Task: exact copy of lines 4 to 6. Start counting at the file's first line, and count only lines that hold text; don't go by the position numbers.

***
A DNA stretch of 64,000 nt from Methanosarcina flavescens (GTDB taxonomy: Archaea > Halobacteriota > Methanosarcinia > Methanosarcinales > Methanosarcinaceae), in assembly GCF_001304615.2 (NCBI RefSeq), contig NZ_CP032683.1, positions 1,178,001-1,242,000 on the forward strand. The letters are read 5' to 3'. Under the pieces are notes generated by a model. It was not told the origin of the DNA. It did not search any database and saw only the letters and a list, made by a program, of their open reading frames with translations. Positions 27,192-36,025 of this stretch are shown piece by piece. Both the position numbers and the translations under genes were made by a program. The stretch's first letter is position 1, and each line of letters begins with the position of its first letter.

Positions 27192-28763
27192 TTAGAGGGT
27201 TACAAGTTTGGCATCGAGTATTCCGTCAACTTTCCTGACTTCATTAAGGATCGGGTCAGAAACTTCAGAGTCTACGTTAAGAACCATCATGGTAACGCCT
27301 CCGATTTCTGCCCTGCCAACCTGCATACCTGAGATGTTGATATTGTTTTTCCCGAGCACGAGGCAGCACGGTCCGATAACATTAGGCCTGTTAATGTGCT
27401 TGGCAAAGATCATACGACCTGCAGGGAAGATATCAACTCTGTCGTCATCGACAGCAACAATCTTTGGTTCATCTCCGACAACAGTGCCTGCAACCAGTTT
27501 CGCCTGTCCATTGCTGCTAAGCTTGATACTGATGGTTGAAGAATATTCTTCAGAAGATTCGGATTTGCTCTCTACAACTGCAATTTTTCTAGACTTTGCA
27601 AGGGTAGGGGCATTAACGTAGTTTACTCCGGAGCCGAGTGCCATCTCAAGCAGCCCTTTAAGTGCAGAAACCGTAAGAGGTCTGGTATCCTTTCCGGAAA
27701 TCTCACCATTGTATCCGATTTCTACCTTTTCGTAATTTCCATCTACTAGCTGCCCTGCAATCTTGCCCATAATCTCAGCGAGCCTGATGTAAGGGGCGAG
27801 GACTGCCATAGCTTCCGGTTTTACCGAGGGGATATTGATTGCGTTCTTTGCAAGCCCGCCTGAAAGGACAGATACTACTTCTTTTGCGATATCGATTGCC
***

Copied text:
27201 TACAAGTTTGGCATCGAGTATTCCGTCAACTTTCCTGACTTCATTAAGGATCGGGTCAGAAACTTCAGAGTCTACGTTAAGAACCATCATGGTAACGCCT
27301 CCGATTTCTGCCCTGCCAACCTGCATACCTGAGATGTTGATATTGTTTTTCCCGAGCACGAGGCAGCACGGTCCGATAACATTAGGCCTGTTAATGTGCT
27401 TGGCAAAGATCATACGACCTGCAGGGAAGATATCAACTCTGTCGTCATCGACAGCAACAATCTTTGGTTCATCTCCGACAACAGTGCCTGCAACCAGTTT